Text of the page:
2016 Budget Story: Kittatinny, Pennsylvania

Tragedy struck the city of Kittatinny, Pennsylvania due to the downsizing at Susquehanna Steel Corporation. After shutting down the second blast furnace at Susquehanna Steel Corp., 600 jobs were lost, including a 10.2 percent decrease in the city’s total tax base. The press conference was held today to dicuss Kittatinny’s upcoming budget for 2016. Gustavus G. Petykiewicz, mayor of Kittatinny, opens up the trial by stating; “I come to you with a heavy heart… these are not actions I take lightly.” The changes that must be made for the citizens of Kittatinny will be drastic, but “we must respond to it”. Accompanied by Mayor Petykiewicz for the trial included Roman Hruska, chief of police, City of Kittatinny; Denelda Penoyer, president of Kittatinny City Council; Martha Mittengrabben, president of American Federation of State County and Municipal Employees Local 644; and Bjarne Westhoff, president of Pennsylvania Police Association Local 34.

For the budget of 2016, Petykiewicz proposed the following changes to be put into action. Due to the closing of the blast furnace, the city of Kittatinny has lost $100 million. Petykiewicz plans to raise the city tax rate to 4.3 mills, remove garbage pickup from the tax levy, and reduce the police force from 10 to eight officers, removing all shifts between 4 a.m. and noon, leaving sheriff deputies on call for emergencies. Minor changes addressed in the budget include a 15 percent increase for parking meters, a car replacement for the Police Department, and an investment on a new weed removal vehicle and a combination dump truck/snow plow for the Parks Department. The weed removal vehicle is good investment for the city, but it may be an investment that “could wait a year”, replies Petykiewicz.

Kittatinny’s tax rate is suggested to take a slight increase in the proposed budget. Suggestions were brought to the trial that the tax rate rises 25 percent for all residents in 2016. Many members were in favor of the tax rate to increase up to 5 mills to prevent even more job cuts. Garbage pickup will be added to every household bill. In contrast to bigger issues from this budget, many members favor that an average 30 dollars per month for garbage pickup will be manageable.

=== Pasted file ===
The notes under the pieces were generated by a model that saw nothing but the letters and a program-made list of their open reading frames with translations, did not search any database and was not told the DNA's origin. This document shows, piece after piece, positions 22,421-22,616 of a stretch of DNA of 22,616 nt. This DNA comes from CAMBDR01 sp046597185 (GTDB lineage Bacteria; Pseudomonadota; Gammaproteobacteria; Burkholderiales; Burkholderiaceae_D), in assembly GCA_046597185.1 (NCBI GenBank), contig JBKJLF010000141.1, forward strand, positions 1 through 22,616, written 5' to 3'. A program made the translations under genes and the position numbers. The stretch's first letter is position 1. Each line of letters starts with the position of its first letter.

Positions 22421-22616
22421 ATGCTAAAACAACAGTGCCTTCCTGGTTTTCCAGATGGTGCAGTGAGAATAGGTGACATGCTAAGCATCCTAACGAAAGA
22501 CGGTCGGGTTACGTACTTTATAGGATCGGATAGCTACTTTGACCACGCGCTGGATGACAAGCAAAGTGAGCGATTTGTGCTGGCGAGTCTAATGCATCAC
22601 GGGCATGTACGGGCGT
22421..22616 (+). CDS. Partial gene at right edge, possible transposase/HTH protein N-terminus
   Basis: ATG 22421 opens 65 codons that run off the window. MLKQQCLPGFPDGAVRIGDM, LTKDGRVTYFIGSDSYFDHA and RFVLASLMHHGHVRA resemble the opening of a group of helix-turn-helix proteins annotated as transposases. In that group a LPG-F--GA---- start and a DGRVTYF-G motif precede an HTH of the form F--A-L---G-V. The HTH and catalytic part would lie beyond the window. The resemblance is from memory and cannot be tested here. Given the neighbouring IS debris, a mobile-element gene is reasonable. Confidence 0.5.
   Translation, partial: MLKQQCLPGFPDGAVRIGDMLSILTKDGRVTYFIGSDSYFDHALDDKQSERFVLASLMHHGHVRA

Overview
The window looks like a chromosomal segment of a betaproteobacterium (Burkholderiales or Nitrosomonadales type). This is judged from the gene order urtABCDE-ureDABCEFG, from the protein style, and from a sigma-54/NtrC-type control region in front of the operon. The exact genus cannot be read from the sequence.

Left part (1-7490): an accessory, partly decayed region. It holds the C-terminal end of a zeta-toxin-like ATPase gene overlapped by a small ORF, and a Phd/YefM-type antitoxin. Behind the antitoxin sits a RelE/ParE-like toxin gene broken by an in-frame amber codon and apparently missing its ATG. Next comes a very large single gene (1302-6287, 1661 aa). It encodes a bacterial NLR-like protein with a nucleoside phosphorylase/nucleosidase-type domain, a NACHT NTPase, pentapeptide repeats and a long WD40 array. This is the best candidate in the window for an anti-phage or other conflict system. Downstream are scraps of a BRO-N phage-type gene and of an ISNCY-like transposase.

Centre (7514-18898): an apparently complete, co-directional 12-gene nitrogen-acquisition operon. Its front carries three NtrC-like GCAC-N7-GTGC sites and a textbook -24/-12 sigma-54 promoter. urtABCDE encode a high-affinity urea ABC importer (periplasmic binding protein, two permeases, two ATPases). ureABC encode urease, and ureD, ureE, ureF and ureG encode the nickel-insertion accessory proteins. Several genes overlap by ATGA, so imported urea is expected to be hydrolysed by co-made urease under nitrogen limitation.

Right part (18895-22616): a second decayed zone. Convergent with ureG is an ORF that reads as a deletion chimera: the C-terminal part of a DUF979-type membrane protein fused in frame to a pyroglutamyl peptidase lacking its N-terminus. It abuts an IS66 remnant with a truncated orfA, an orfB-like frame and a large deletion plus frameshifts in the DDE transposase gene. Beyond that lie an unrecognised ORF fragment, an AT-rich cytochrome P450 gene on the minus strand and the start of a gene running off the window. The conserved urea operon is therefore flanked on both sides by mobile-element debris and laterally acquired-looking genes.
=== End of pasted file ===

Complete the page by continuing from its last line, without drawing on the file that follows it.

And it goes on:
In reaction to the proposed budget for the police force, Hruska replies to changes. “I cannot stand idly by and watch a city of this size be deprived…” Hruska adds that this proposed budget is a “hare-brained idea”. President Westhoff replies, “I think we’ll get past this and find a better solution.” All members stay determined in proposing a new idea to keep the full police force in order to prevent a dangerous situation from happening.

City council president Penoyer responds to the proposed budget. “We will have public hearings about the budget… days, nights, even Saturdays… we’re gonna be really busy.” Penoyer is determined to find a way to save the additional jobs that could be lost in this proposal. Job cuts are proposed to take affect at Kittatinny Police Department and AFSCME. Penoyer is reaching out to Trade Readjustment Allowance to help aid the workers whose jobs were taken.

If all are in agreement, the proposed budget may be changing to include a ten percent cut for all non-unionized salaries and look into reopening union contracts expiring in 2017. Mayor Petykiewicz’s response was “we must move forward… we’re gonna work together on this.” Mittengrabben also agreed to the shared cut in salary. The 25 members of the city council will meet tomorrow to finalize on this decision. “There must be a spirit of shared sacrifice… unless we make Kittatinny a good place to live, no one will live here,” replies Mittengrabben. Final changes to the budget will be addressed accordingly, which will be finalized March 31.

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